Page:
Former secretary of defense, Marine Corps general discusses leadership and career

Media Credit: Dean Whitelaw | Staff Photographer

Marine Corps General James Mattis discusses his new memoir, Call Sign Chaos, with New York Times columnist David Brooks.

Former Secretary of Defense and Marine Corps General James Mattis discussed his four-decade-long career in the armed forces at the Marvin Center Friday.

Mattis, who served as defense secretary under President Donald Trump until his resignation last December, shared lessons he learned about leadership from his career with the audience in a conversation with New York Times columnist David Brooks. At the event, which was sponsored by independent bookstore chain Politics and Prose, Mattis discussed his new memoir Call Sign Chaos, which follows his life from a Marine recruit to a four-star general.

Mattis said his time in the armed forces taught him commitment and excellence – that giving 100 percent was the only option.

“On the battlefield, there is no trophy for 2nd place, much less 9th place,” he said. “So you’ve got to win and so you’re brought up with this very grim set of skills by people who have been there, they’ve done it and they’re not really interested in a reason why it cannot happen. You’ve simply got to carry through.”

Mattis said the knowledge that those alongside him would be at his side even in life-threatening situations was “humbling” and added that being part of the Marines felt like being part of something larger than just himself.

He said he was taught to encourage officers to come “as close to the line” separating officers from their troops as possible without giving up authority. Building trust and affection are both crucial to helping troops stay dedicated and staying honest as a leader facilitated those emotions, Mattis said.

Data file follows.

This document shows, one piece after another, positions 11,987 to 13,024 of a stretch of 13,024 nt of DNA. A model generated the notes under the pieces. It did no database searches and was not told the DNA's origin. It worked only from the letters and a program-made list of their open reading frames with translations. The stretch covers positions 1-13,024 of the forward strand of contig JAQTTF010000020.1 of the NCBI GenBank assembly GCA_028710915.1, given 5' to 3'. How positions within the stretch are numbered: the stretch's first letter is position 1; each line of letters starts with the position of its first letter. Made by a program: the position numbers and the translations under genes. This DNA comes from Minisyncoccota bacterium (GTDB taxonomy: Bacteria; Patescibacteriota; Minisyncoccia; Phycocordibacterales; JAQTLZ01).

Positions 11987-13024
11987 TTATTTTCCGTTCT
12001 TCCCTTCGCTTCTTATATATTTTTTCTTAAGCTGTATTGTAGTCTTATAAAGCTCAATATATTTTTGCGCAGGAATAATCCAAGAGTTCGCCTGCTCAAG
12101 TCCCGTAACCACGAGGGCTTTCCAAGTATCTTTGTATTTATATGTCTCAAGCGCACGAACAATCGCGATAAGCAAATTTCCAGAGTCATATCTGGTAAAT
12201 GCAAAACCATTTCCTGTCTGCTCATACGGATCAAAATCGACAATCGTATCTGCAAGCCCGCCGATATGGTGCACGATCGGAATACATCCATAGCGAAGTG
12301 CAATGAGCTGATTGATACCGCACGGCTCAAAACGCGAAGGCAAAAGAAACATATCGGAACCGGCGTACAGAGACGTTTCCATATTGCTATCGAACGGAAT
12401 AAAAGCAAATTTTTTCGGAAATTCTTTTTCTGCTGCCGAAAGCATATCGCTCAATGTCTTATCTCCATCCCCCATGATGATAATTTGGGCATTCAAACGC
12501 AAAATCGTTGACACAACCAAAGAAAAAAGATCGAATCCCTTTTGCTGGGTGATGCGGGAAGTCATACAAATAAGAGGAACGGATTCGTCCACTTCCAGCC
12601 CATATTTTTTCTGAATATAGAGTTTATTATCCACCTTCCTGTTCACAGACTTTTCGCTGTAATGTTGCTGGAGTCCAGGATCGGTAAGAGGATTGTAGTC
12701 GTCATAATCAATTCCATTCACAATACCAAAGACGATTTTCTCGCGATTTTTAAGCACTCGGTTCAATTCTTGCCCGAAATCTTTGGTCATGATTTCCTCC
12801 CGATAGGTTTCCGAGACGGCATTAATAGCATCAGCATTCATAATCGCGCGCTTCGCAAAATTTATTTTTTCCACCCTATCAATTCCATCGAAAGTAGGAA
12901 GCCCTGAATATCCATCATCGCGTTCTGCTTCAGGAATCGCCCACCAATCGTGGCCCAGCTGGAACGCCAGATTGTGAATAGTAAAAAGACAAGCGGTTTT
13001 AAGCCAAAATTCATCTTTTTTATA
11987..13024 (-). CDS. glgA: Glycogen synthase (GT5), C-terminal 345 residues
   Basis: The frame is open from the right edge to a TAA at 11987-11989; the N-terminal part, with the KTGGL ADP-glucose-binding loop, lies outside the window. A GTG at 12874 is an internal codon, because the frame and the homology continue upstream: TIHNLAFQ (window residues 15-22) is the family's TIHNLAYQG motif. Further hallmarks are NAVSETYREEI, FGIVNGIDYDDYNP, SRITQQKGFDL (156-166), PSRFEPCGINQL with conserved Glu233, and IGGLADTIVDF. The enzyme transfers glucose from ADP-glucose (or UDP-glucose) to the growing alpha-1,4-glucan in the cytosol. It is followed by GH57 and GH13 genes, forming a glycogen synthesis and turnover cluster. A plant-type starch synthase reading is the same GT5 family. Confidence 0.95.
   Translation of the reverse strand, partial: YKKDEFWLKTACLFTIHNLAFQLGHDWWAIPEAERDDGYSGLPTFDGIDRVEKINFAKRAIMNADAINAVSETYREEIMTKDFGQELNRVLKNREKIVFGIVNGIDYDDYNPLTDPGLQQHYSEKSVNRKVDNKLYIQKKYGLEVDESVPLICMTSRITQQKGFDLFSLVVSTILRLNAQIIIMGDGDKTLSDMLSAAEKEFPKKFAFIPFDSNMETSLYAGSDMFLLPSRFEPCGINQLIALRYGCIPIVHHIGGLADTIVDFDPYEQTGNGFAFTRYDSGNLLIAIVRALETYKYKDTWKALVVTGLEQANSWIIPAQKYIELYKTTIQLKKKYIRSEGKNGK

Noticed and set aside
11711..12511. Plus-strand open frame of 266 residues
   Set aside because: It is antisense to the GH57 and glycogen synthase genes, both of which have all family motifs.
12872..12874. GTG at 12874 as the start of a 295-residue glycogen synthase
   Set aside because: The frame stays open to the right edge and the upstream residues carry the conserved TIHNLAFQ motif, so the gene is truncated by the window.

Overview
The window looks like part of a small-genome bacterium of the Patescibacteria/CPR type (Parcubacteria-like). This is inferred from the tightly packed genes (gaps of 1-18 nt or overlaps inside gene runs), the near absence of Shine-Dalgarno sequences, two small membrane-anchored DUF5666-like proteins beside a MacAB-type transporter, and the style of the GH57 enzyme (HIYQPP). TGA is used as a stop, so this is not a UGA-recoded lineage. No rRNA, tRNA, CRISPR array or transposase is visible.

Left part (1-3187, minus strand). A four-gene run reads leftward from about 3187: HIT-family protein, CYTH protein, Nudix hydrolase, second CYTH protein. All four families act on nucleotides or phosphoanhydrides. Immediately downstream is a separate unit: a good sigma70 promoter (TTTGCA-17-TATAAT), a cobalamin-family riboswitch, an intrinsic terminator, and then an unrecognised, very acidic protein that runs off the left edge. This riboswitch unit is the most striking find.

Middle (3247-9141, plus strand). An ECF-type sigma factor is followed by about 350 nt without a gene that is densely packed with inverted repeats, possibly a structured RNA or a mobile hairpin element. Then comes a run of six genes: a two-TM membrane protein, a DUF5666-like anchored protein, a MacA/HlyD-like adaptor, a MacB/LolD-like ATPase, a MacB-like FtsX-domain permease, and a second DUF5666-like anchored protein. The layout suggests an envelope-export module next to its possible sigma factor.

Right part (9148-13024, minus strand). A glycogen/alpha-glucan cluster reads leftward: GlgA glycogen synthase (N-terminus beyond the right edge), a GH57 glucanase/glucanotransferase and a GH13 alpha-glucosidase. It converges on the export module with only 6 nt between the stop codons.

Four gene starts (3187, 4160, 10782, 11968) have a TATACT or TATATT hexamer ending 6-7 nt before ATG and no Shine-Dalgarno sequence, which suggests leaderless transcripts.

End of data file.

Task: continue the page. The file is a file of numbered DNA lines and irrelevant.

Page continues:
“When morale goes down in combat you know right away you’re going to lose more people,” he said.

Mattis said Marines believe in “command in feedback” leadership style instead of “command in control,” in which leaders outline objectives and then take their hands “off the steering wheel” and give troops autonomy to meet those goals.

Mattis also discussed his three-year tenure at U.S. Central Command under former President Barack Obama. He said that while he disagreed with Obama’s decision to withdraw troops from Iraq in 2013 – which he said led to the “catastrophic result” of millions of people being displaced from their homes – he had to respect the president’s authority and obey the order but registered his opposition.

“I gave what I thought was the strongest admonition why we must not do this but if you believe in the Constitution, if you’re going to uphold the Constitution, then you keep faith with it and you carry out the orders of the civilians unless you think they’re immoral,” he said. “While I thought it was strategically unsound, under me we did pull those troops out because that was the right of the elected commander-in-chief.”

Mattis, who resigned from his post in Trump’s cabinet amid disagreement with the president’s decision to withdraw troops from Syria and Afghanistan, has chosen to remain quiet about the Trump administration so far.

Referencing the French concept of “devoir de réserve” – the duty of quiet – Mattis said service members shouldn’t make political assessments of civilian leaders. He said Americans admire the military for being an apolitical institution and added that though he is no longer in active service, many audience members still think of him as a general, which is why he has refrained from speaking out about Trump.

“You don’t go out and take part in partisan politics and start seeing how many generals you can line up on this person versus that person,” Mattis said.

Mattis said he wrote his book to pass on the knowledge he learned from his 40-year career, framing it with the context of his “love affair with the U.S. Constitution.” He called the founding document “precious” and said he would continue to work to preserve the document and America’s democracy for generations to come.

“For us to have this today – this experiment seems so precious to me that I will commit whatever I can to help the young people become the leaders they want to be,” Mattis said. “I don’t care if it’s in business or the diocese or their small town or wherever it is and I don’t have all the answers – I can tell them, ‘Here’s what worked for me.’”

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